See the full lecture with accompanying slides here:


Oxford University and CERGE-EI Cooperate on Economic Conference

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The following article was written in Czech by Kateřina Surmanová for Hospodářské Noviny on September 29th. The original article can be found here.

CERGE-EI maintains that it ranks among the best economic institutes in the world.  Recently CERGE-EI cooperated with Oxford University in organizing an academic conference focused on the connection between psychology and economics. The prestigious English university specifically requested CERGE-EI’s cooperation in organizing and participating in the conference, and CERGE-EI researchers were given the job of choosing who to invite.

“It’s quite common for individuals to attend academic conferences abroad. But for one institution to invite an entire other institution is quite an honor,” said Filip Matejka of CERGE-EI, who has been specializing in the special topic of the conference (the theory known as ‘Rational Inattention’) since his time as a PhD student at Princeton University.

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CERGE-EI Economist Filip Matejka








CERGE-EI already earned a good name for itself two years ago when it organized the first annual ‘Rational Inattention’ conference in Prague. Twenty top economists took part in that conference, including Christopher Sims, who is the 2011 winner of the Nobel Prize in Economic Sciences and a long-time research collaborator with Matejka. “We have managed to convince our international colleagues that we know how to organize a top-level conference and that we have research expertise in the field,” mentioned Matejka.

Continue reading Oxford University and CERGE-EI Cooperate on Economic Conference


Does Home Ownership Drive Unemployment?: A Public Lecture with Andrew Oswald

Andrew Oswald at CERGE-EI


Unemployment is a major source of misery in modern society. It is also plainly a waste of resources. So it is perhaps no surprise that macro and labor economists are obsessed with explaining the phenomenon. But are they searching in the wrong place for answers? Professor Andrew Oswald (Warwick University) said at his public lecture at CERGE-EI that he thinks they are, and that he may have found a key.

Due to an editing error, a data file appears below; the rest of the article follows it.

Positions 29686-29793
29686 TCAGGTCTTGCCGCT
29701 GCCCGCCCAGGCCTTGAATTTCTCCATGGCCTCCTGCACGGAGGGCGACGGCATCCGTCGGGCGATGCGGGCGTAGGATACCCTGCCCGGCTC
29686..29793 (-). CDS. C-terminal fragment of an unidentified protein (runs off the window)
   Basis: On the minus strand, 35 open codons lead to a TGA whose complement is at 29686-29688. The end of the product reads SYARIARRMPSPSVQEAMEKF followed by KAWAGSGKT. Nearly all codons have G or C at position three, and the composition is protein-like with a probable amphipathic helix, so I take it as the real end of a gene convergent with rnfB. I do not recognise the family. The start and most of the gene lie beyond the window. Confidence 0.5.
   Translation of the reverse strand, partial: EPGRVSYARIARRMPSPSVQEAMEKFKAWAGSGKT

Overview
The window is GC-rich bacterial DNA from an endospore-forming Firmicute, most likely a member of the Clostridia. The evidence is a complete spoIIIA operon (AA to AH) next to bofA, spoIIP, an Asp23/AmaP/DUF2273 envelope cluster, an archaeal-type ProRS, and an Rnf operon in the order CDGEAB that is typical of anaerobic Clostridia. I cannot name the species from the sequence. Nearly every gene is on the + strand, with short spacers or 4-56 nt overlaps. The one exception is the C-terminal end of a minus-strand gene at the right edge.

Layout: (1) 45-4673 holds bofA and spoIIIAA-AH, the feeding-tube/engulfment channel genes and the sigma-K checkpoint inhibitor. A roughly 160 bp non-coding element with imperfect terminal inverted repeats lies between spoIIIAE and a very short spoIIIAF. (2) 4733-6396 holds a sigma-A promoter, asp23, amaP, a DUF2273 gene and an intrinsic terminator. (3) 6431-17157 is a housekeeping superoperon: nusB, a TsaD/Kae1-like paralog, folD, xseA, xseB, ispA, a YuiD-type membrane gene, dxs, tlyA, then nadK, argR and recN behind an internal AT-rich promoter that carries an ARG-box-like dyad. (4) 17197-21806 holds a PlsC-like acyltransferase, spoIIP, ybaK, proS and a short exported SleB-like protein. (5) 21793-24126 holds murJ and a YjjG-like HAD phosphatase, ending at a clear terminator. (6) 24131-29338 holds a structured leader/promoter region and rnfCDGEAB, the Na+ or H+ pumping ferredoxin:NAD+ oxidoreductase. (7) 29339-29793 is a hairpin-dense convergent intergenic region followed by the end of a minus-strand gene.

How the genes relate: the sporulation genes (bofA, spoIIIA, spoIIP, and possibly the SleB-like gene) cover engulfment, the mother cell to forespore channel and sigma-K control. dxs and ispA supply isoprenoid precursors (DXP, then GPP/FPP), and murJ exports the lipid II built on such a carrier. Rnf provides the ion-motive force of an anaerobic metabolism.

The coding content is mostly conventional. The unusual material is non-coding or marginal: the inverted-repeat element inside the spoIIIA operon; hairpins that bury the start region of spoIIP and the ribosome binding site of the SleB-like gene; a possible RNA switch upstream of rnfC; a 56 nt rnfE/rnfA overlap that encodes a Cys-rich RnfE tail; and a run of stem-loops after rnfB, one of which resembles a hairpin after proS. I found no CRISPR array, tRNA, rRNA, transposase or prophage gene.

According to Oswald, economists have typically looked for answers “too close to the source.” Standard explanations have focused on the impact of trade unions, over-generous unemployment benefits, and inflexible labor markets. Yet policies meant to address these issues have made only minor dents on unemployment levels.

Professor Oswald ventured to propose a radically different explanation for the persistent unemployment we observe across developed countries. According to his research, the level of homeownership within an economic area can largely explain the level of unemployment. Few economists have explored this rather unintuitive notion, but as Oswald noted, it is typical for experts to overlook deep structural forces in favor of more immediate explanations.

But how does homeownership negatively impact employment? Oswald considers three possibilities. The first is that higher homeownership lowers geographical mobility. By reducing the flexibility to move between locations, homeownership reduces workers ability to relocate to places where their knowledge and skills may be put to better use. The second possibility is that homeownership contributes to urban sprawl and lower-density housing. Long commuting times and congestion hamper economic activity and efficiency.

Finally, Oswald points out that homeownership directly relates to the ‘Not in My Back Yard’ problem (NIMBY). Homeowners often oppose new productive development projects because they perceive the projects as having negative external effects on their neighborhood. Residents can often team up in homeowners’ unions to block projects from being realized. Even though they often agree that those developments are needed in society, they do not want the development to take place in their ‘back yard.’ As such, NIMBY blocks productive economic activity and development from taking root.